One challenge is to ensure that the existing so-called ‘international elite’ do not become gatekeepers by monopolizing the role of validating local groups. To this end, we are working with the Aga Khan Foundation and others to identify local intermediaries who can play this role. In fact, many NGOs we talk to are starting to shift their focus to building capacity for local intermediaries, seeing this as the best way to leverage their own scarce resources.

A scattergun effect?

As veterans of the World Bank who previously funded small numbers of large projects, we have thought a lot about the potential ‘scattergun’ issue that Kingman raises. If the volume of projects is low, this will be an issue. However, if we can stimulate the funding of a large number of projects, then will lead to real market dynamics, where value gets created (and customer demand gets met) through a large number of relatively small interactions between buyers and sellers. In addition, of course, many resources will continue to flow through other channels and mechanisms. Just as investors invest in mutual funds as well as individual stocks and bonds, donors will continue to make contributions to large NGOs and allow those NGOs to make the strategic decisions about how to allocate their resources.

We need to keep in mind that markets are not a panacea – there are nearly always market failures. But if there is one thing that the Soviet experience of central planning taught us, it is that having a relatively small number of people make decisions about resource allocation does not lead to very good results.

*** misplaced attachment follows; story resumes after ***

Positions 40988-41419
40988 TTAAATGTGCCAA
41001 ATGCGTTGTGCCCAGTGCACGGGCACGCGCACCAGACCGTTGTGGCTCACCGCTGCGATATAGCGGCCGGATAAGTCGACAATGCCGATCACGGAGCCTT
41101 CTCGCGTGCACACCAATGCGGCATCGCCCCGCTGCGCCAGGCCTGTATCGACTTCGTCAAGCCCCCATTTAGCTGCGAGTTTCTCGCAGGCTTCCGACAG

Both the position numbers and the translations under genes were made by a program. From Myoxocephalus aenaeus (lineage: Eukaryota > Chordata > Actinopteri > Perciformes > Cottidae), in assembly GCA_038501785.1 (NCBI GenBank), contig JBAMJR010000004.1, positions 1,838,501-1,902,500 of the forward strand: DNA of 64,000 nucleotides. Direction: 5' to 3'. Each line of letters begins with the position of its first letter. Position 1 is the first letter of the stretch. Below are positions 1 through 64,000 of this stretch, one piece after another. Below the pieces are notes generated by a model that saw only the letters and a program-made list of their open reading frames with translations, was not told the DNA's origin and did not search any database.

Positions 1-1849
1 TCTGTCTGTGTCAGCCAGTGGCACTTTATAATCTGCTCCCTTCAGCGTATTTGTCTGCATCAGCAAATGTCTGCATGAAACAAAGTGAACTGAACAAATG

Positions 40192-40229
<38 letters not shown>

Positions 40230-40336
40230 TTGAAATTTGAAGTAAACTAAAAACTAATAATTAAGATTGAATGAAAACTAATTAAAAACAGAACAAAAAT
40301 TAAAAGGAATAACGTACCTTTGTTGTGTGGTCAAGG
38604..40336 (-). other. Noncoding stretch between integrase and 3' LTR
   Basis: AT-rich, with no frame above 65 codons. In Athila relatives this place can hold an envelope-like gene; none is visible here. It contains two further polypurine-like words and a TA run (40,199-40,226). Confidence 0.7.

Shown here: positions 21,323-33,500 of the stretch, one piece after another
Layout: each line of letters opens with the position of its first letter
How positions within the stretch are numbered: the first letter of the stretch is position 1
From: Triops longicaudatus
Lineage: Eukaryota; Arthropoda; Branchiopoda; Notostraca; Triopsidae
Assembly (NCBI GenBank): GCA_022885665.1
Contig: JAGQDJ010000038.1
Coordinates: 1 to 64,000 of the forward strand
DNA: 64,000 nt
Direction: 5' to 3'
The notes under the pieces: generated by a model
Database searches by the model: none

1 One of the leading Africa education specialists for a large international NGO told us that he spends eighty percent of his time in the US raising money, when he should be in Africa working with school heads there.

2 This included several, such as an AIDS initiative, that became major strategic priorities for the Bank over the following year.

3 When you buy on eBay, you get an email from eBay asking about the quality of the goods (whether they matched the description given), overall service, shipping, etc, and asking you to rate the seller on a scale of 1-5. Potential buyers on eBay see all these ratings.

Dennis Whittle is co-founder and CEO of He can be contacted at